That's a term used in the title of the presidential address at the American Historical Association meeting. What McNeill is talking about is the surge of information coming not from documents but from science--especially genetics.
It's a valid subject, of course, but I admit when I first saw it my thoughts went in another direction; the change in sources in the current and coming eras because of digital media. An example, when I was hired by ASCS people had improved the document management systems involved. The Commodity Credit Corporation board had a permanent secretary and an assistant, the board made decisions based on "dockets" which were systematically filed. Most decisions within ASCS generated paper documents, memos and letters, all routed through clearance channels and eventually filed in the Secretary's Records or administrator's.
As a failed historian I was intrigued by the processes. The paper files didn't capture everything--there was a lot going on in the agency which wasn't fully documented (particularly the political maneuvers) where the documents were like an iceberg, only a small part visible
By the time I left FSA, this picture was changing. Partially it was the result of personnel changeover--the institutional memory of the reasons behind practices had been or was being lost. Partly it was a change of norms--new people and new problems had new ways of doing things, often resulting in faster action but a diminished historical record. Much of it had to do with automation, both the problems and processes of implementing policy with compers in the county offices and the new powers of communication conferred by new technology.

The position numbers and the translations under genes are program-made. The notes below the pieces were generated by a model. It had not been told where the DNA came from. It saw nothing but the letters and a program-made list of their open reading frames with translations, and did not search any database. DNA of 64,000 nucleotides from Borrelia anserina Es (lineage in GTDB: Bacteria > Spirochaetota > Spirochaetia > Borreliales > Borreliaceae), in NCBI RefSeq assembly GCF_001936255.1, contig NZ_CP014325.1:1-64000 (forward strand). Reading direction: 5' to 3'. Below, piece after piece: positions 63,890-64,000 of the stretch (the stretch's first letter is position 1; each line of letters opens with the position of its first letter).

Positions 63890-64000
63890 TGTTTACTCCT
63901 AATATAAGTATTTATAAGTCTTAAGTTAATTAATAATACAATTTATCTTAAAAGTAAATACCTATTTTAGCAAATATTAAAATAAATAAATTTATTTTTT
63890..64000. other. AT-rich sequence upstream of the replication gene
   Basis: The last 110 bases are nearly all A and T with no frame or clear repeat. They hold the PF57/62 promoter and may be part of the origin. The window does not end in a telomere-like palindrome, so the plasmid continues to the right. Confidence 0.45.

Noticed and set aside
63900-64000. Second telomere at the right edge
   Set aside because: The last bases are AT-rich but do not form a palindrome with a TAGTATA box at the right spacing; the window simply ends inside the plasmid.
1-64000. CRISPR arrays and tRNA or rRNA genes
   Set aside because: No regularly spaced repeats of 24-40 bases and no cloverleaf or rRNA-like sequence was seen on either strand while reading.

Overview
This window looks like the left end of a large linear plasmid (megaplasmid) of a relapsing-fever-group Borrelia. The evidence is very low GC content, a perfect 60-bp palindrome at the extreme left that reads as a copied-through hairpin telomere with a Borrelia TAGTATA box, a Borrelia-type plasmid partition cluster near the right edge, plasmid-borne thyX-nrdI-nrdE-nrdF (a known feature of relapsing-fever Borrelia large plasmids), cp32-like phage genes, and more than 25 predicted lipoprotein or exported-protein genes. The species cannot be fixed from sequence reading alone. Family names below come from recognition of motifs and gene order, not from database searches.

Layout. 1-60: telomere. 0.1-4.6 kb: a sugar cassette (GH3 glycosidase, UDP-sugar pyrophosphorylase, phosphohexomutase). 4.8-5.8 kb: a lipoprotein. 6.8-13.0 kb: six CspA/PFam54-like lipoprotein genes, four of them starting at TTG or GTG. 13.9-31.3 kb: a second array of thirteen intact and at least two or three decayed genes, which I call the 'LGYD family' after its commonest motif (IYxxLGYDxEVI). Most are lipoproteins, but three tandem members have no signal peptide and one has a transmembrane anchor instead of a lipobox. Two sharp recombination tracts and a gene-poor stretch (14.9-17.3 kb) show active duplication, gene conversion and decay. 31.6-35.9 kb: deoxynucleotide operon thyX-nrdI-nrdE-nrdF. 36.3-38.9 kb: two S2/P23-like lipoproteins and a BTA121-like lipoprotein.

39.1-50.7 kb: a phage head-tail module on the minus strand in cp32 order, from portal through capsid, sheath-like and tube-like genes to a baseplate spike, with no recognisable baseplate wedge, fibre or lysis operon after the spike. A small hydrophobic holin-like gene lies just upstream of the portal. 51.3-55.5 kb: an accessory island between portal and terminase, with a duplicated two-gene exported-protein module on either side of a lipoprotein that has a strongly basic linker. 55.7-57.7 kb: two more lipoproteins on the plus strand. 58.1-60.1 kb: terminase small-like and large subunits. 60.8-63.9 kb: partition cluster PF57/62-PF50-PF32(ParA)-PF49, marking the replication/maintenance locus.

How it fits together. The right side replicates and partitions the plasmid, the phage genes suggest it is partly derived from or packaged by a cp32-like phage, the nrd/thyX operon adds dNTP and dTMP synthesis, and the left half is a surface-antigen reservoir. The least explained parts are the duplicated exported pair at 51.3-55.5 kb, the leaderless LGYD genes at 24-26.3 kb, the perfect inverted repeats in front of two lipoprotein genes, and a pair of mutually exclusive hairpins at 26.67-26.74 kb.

One example was the "wire notice". Urgent messages to field offices would be sent by telegraph, which meant going through the telegraph office, therefore required official authorization, and permitted central filing of the message. Once email arrived, it was possible for anyone to email anything to anyone with no central file. (Of course, this didn't happen immediately.) And for a number of years there was really no system for recording and filing such messages. Supposedly after 30 years NARS has enforced systems in the agencies, but I'm dubious.
The bottom line--in the 1970's a historan could look at the official files in the National Archives and do a reasonable history. I doubt that's feasible for th 2000-2010 perioc